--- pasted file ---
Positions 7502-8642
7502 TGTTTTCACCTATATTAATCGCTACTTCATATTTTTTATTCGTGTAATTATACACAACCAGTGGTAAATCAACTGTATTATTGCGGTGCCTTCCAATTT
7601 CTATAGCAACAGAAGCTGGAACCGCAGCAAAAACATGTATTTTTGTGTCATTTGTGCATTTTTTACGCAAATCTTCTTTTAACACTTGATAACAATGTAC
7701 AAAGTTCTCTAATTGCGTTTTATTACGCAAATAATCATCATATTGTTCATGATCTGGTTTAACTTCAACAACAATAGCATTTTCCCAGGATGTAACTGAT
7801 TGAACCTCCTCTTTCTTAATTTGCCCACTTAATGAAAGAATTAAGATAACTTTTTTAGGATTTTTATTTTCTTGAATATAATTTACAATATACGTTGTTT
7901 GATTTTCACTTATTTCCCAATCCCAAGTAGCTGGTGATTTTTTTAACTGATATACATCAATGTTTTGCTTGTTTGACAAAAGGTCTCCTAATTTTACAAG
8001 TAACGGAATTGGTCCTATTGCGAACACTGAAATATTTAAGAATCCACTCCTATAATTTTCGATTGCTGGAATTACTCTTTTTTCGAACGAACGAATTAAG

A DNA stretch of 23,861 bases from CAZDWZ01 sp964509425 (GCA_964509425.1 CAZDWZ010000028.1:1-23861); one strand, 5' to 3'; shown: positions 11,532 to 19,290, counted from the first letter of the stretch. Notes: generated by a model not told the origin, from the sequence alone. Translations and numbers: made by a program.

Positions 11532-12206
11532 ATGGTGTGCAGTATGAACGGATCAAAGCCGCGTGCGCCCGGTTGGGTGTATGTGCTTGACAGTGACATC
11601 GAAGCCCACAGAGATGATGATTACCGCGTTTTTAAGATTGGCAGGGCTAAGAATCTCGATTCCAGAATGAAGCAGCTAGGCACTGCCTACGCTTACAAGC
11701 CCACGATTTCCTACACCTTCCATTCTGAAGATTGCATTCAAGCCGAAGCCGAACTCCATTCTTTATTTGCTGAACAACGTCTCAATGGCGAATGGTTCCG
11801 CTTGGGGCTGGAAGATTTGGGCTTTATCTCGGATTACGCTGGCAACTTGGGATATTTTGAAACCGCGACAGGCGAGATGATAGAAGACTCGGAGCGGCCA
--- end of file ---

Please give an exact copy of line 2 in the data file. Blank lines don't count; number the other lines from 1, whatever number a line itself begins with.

7502 TGTTTTCACCTATATTAATCGCTACTTCATATTTTTTATTCGTGTAATTATACACAACCAGTGGTAAATCAACTGTATTATTGCGGTGCCTTCCAATTT